The project will identify the factors that prevent the growth of C. botulinum on breads to ensure safe products for consumers. Proteolytic C. botulinum is a pathogenic bacterium that theoretically has the potential to grow in association with long shelf-life breads and similar products, particularly if they are Modified Atmosphere Packaged, said Campden BRI.
The organisation's microbiologist and project lead Phil Voysey said baked and part-baked goods were generally considered microbiologically safe. But they could still support the growth of pathogenic microorganisms that cause illness in humans.
“Further still, there have been cases where the flour used to make these products has been contaminated with pathogens such as Salmonella and Shiga toxin-producing E. coli,” Voysey added.
Concerns for the baking process
“This is a particular concern when you consider that baking processes are generally not designed to achieve spore-forming pathogen elimination. To top it off, these products are then stored at ambient temperatures which are ideal for microbial growth.”
Scientists on the project are looking to work with retailers and bread producers to help identify likely factors contributing to microbiological safety. Part of the project will be focused on contamination levels of ingredients used to make breads.
The project followed new research by Lloyd’s Register, which suggested two-thirds of consumers globally worried about the safety of the food they eat.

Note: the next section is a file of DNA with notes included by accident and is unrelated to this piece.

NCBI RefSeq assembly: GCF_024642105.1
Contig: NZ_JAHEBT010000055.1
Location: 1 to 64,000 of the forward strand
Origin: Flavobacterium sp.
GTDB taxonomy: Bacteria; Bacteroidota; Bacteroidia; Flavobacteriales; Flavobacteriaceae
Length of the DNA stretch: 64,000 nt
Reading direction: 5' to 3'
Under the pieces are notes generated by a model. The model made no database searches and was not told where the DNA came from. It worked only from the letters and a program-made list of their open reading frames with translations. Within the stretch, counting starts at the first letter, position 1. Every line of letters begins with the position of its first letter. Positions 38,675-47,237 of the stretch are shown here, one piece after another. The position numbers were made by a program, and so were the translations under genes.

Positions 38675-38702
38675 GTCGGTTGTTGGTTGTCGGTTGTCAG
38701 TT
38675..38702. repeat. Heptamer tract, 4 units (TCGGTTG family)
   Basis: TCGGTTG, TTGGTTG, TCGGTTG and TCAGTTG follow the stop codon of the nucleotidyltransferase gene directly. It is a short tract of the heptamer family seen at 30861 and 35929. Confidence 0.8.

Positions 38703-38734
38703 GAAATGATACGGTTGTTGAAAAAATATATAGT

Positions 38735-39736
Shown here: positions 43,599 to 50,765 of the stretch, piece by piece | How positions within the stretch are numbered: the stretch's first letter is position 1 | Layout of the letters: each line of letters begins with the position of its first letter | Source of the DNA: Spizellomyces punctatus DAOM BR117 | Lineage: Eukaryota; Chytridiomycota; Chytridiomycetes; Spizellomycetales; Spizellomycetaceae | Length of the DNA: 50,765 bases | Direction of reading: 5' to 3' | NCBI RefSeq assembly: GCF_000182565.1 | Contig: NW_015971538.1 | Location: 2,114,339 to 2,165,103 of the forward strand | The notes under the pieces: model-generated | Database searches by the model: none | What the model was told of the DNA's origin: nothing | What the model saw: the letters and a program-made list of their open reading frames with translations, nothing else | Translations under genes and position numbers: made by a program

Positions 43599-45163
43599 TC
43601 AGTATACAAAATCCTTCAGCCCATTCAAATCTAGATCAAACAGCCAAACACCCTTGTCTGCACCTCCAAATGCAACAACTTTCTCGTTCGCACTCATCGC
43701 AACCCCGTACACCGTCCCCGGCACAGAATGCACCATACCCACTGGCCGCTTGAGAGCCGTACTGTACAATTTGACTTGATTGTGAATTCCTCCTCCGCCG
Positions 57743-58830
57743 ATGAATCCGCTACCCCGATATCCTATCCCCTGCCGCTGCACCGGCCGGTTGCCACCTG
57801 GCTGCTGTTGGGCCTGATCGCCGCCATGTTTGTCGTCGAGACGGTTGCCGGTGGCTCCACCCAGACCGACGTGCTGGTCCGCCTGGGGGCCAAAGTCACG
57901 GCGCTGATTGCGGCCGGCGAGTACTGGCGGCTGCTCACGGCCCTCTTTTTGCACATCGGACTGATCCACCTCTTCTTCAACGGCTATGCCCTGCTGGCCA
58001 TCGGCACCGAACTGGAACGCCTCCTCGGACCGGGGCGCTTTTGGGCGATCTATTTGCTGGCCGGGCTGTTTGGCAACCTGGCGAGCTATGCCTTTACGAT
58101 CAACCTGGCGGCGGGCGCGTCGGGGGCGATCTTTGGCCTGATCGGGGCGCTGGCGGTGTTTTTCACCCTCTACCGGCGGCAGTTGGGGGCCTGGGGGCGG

“We’re currently living through a time when food safety is at the forefront of the consumer’s mind and this is changing their buying habits,” Voysey added.
“Demand for bread exceeded 50% at one point during the current health crisis, proving it as one of the UK’s favourite staple foods. It also tells us that ensuring the safety of bread has never been more important. So, when considering its microbiological safety, no stone must be left unturned.”
The research will begin on 1 April and run for 18-months. It will involve suppliers and retailers from across the bread sector. Any companies wanting to take part in the research should email firstname.lastname@example.org
Campden BRI has explored the possible presence of C. botulinum in baked goods before, although it acknowledged at the time C. botulinum in non-ethnic breads was only a theoretical risk.
Meanwhile, UK scientists have used genome editing to reduce levels of acrylamide, the compound found in baked and toasted wheat-based foods considered a probable human carcinogen.